I spent a day and a half comparing Cappuccino and SproutCore, two web frameworks for creating pretty stunning desktop-like web apps. Long story short: I’ve decided to use SproutCore instead of Cappuccino.
First, some background. I’m currently prototyping a startup idea. Like many such ideas, it’s very aspirational and a bit vague, but I’m certain that great UX will make or break this startup in the real world. I wanted to start prototyping the UX quickly, so I could work through lots of bad ideas until I found the right one.
Cappuccino and SproutCore both seemed to offer me a way to do this, but I couldn’t decide. Both seemed to have aspects that I liked, so I decided to go through both projects’ tutorials and see which I liked best.
Things started to go downhill from the start though. To some extent, my experience could have been made smoother with better written tutorials and documentation. Installation was a little confusing if you don’t download the starter package. I opted to use Tusk, since the starter package is nearly a year old and I wasn’t sure if it was up to date (more on this later). But my first problem was figuring out what Tusk was, where to download it, etc. Cappuccino is actually built on top of Narwhal, which provides tusk, and the Common JS framework. Once I figured out what these projects were, I was actually impressed and excited, but the Cappuccino site leaves you to figure this out on your own.
I’ll spare you the detailed play-by-play of the tutorials, but suffice it to say that they could be better organized. I’ll let these two quotes from the tutorials speak for my experience developing a Cappuccino application: “This may seem daunting, but its [sic] really not that complex.” and “This may seem a bit overwhelming, but if we analyze it in pieces you’ll see that it’s really quite straight forward.”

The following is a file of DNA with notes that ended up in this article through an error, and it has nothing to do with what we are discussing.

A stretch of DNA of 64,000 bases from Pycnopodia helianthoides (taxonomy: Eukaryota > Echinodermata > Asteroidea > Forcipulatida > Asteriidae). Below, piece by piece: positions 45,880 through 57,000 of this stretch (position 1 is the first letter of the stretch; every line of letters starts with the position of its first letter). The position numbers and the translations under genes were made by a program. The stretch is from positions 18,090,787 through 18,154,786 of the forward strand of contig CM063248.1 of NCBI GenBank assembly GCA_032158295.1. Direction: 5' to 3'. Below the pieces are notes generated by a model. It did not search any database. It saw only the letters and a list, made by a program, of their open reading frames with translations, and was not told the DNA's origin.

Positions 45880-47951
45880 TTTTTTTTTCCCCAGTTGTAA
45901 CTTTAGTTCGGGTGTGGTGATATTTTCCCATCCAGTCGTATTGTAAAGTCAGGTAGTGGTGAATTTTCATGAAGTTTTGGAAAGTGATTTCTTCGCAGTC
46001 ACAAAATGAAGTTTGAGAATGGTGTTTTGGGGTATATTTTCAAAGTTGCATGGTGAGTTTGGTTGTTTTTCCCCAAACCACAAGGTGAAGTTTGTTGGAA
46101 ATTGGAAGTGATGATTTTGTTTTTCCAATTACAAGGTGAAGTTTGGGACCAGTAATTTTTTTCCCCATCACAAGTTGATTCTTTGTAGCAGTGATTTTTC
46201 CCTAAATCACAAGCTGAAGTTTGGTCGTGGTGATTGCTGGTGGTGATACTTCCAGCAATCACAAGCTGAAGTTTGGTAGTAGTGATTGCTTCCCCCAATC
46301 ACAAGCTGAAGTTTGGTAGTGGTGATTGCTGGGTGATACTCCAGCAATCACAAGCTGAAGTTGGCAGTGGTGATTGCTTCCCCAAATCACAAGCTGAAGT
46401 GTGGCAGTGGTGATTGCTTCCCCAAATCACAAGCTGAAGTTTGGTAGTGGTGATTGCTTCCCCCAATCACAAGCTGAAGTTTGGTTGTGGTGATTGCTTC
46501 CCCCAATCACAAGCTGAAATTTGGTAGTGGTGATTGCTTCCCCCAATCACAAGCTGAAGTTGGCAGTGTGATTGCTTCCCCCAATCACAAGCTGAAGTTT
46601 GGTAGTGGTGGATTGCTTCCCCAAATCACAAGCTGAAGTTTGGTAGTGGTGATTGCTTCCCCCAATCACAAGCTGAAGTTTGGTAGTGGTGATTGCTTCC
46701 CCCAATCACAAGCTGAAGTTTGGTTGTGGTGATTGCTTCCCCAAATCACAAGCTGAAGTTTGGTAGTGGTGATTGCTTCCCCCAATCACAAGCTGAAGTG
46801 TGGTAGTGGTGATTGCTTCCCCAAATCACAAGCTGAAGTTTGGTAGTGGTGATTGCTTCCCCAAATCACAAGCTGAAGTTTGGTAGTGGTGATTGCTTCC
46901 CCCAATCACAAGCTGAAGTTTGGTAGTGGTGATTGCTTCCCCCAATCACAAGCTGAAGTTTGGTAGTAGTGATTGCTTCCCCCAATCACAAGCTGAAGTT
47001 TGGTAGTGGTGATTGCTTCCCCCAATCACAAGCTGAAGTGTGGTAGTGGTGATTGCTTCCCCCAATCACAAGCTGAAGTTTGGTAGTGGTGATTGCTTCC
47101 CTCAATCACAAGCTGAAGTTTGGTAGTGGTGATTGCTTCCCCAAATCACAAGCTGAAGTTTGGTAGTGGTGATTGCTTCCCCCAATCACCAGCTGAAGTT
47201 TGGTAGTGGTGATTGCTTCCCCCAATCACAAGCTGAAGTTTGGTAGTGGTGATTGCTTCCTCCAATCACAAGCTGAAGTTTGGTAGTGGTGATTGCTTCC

That pretty much sums up my experience with Cappuccino. The author is right – the intent of the code is straightforward and understandable, especially if you have Cocoa experience. But ZOMG the amount of code needed to build the app was really tedious. All styling needs to be done in code, without help from CSS. As a result, it wasn’t clear how easily it would be to create a distinctly different UX than the default provided. Once I looked again at the apps people have launched with Cappuccino, they all had a distinctly similar look and feel. Also, Cappuccino’s main UI framework, AppKit, is over 1MB! It took a few seconds to load even when I was working locally.
My experience getting up to speed with SproutCore was completely different than Cappuccino. First, the installation was dead simple. SproutCore is installed through a Ruby gem, and comes with useful command line tools that aid development. The Todos tutorial was also significantly easier to follow, since it highlighted code changes and was structured better. It also covered far more ground – the entire MVC stack – and gave me a much better sense of how I’d actually build something useful.
It’s also comforting to know that SproutCore is behind a large, shipping web app with a polished UX (MobileMe). Having Yehuda Katz in the community also doesn’t hurt. The new SproutCore Guides site seems to be developing quite nicely as well. In short, there’s a lot of visible community-building going on with SproutCore, at least from an outsider’s perspective.
Conclusion: SproutCore Wins!
I feel bad that I don’t have anything more to write about SproutCore, but my initial experience with it was so smooth that there’s little more to say. My goal was to find a front-end application framework that would let me start experimenting with my own ideas quickly, and SproutCore seems to be that framework.
The big caveat is that I haven’t started yet. I’ll soon discover where they’ve hidden the unicorn poop, but getting started is half the battle, right?